Miss North Dakota is Under Arrest in Iran
They are accusing the 31-year-old journalist of being an American spy:
and grew up in Fargo, North Dakota.
The former Beauty Queen became a journalist, and had been living in Iran for the past 6 years. Her father is from Iran, and she holds duel citizenship in America and Iran. Her mother is of Japanese ansestory.
Unfortunately she has become a pawn in the game Iranian President Amadinejad is playing. And as a western woman, it must be difficult culturally.
Iran president urges full defense for US reporter
[...] Saberi was arrested in January and initially accused of working without press credentials. But earlier this month, an Iranian judge leveled a more serious allegation that she was passing classified information to U.S. intelligence services.
She told her father in a phone conversation that she was arrested after buying a bottle of wine. Her father said she had been working on a book about Iranian culture and hoped to finish it and return to the U.S. this year.
Saberi, who was 1997 Miss North Dakota, had been living in Iran for six years and worked as a freelance reporter for news organizations including National Public Radio and the British Broadcasting Corp. Because Saberi's father was born in Iranian, she received Iranian citizenship.
Her parents, who live in Fargo, traveled to Iran to seek her release. Her father, Reza Saberi, has said his daughter wasn't allowed a proper defense during her one-day trial behind closed doors a week ago. He said no evidence has been made public, and his daughter was tricked into making incriminating statements by officials who told her they would free her if she did.
He told CNN on Sunday that her trial lasted only 15 minutes. "It was a mock trial," he said.
One Iranian analyst said Ahmadinejad's letter was politically motivated and suggested Iran could be using Saberi's case to gain leverage with the U.S.
"Iran can use Saberi's case as a bargaining card in possible negotiations with the U.S.," said analyst Saeed Leilaz. [...]
What they call a "trial" in Iran is often a brief appearance before an Imam, who makes a decision after a few words. Calling it a "trial" would be generous.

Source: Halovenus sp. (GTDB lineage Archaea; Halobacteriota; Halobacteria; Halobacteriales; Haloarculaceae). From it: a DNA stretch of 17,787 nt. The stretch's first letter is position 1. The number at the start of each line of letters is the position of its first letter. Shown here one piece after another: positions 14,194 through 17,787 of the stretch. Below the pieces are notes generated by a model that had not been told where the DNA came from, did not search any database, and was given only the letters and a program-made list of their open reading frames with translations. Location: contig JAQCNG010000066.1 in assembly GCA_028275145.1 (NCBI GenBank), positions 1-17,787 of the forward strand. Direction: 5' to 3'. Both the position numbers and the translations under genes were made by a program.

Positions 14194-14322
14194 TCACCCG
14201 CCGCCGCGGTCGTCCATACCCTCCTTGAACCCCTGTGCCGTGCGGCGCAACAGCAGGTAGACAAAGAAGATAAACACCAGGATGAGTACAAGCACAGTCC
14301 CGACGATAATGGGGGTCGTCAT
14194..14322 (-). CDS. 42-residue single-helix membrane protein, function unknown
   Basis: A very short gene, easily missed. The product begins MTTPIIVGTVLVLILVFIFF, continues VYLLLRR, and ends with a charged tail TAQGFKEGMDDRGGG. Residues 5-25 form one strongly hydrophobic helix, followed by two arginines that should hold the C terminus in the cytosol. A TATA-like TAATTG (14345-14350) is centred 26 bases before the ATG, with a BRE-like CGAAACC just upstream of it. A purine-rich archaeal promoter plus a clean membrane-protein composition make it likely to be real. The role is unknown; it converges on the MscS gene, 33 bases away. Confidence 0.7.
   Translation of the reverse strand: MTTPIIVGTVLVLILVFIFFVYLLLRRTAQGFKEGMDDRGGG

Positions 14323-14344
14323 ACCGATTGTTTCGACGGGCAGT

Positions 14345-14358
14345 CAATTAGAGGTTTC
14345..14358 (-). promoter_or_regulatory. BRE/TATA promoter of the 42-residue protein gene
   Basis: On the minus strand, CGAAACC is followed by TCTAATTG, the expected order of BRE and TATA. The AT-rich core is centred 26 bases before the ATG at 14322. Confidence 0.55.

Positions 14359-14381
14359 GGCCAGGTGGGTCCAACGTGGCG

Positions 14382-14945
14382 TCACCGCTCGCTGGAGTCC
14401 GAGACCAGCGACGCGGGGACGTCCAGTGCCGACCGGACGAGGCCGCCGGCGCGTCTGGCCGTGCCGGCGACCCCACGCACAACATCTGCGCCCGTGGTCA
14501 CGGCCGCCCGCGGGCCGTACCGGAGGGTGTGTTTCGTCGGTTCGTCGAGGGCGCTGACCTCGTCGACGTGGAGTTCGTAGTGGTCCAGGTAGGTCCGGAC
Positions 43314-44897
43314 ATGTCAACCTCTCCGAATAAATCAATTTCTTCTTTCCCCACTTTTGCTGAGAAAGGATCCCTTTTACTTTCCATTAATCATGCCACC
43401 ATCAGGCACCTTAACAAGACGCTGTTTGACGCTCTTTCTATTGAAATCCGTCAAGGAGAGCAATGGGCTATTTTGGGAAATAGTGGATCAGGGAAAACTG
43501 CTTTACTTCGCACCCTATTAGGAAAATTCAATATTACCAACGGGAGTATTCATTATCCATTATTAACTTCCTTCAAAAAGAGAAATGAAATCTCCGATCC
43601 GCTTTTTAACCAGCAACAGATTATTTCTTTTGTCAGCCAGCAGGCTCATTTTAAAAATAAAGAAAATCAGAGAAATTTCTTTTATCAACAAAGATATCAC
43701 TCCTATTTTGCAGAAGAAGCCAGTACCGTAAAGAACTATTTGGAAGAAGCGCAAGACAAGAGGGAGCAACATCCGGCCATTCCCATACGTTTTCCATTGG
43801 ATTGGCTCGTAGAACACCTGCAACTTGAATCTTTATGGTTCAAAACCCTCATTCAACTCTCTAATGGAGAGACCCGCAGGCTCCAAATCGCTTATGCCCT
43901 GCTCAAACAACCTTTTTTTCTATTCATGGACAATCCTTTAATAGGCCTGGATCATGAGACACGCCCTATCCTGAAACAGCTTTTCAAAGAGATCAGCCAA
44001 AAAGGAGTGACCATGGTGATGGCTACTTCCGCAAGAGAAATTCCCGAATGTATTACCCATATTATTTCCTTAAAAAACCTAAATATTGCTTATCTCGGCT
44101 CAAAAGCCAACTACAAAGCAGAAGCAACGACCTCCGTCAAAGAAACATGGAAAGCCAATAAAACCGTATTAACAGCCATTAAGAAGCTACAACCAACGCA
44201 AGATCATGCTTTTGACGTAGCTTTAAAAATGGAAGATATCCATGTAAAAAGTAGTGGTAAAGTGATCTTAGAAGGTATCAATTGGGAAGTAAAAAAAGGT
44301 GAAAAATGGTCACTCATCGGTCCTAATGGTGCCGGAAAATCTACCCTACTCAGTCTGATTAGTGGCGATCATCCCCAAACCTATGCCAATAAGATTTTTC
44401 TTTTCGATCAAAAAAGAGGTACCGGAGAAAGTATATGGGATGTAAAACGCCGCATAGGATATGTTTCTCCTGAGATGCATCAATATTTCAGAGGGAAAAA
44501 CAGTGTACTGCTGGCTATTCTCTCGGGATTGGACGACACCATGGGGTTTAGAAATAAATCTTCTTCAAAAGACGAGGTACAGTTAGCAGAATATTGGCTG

I think the real reason this is happening now is explained later in the article:
[...] Saberi's conviction also comes about two months ahead of key presidential elections in June that are pitting hard-liners against reformists, who support better relations with Washington. Ahmadinejad is seeking re-election, but the hard-liner's popularity has waned and he's been trying to draw support away from reformists. [...]
They are also holding a Canadian-Iranian blogger in custody. Read the whole thing for all the details.
Amadinejad is controversial even in his own country. If the reformists have their way, he would be forced out. Naturally he is doing everything he can to prevent that. Roxana Saberi and Canadian Hossein Derakhshan are being used a hostages.
Free and genuine elections in Iran could fix quite a few things. It's their best hope, but I don't see how that can happen with Amadinejad in charge.
Iran frees U.S.-born journalist accused of spying
The finally released her, but still insist the bogus charges are true. And now for releasing her, they will expect... what? No doubt we'll find out soon.
No word on the status of Canadian blogger Hossein Derakhshan, who was also being held. This article in fact says that 14 other blogger and journalists are still being held prisoner. It sure isn't over for them.
Iran, under the surface... is it crumbling?
Iranian Fashion Police Publicly Bludgeon Women
Amadinejad talks crazy on Iranian TV, with help from a "Death to Amercia" chorus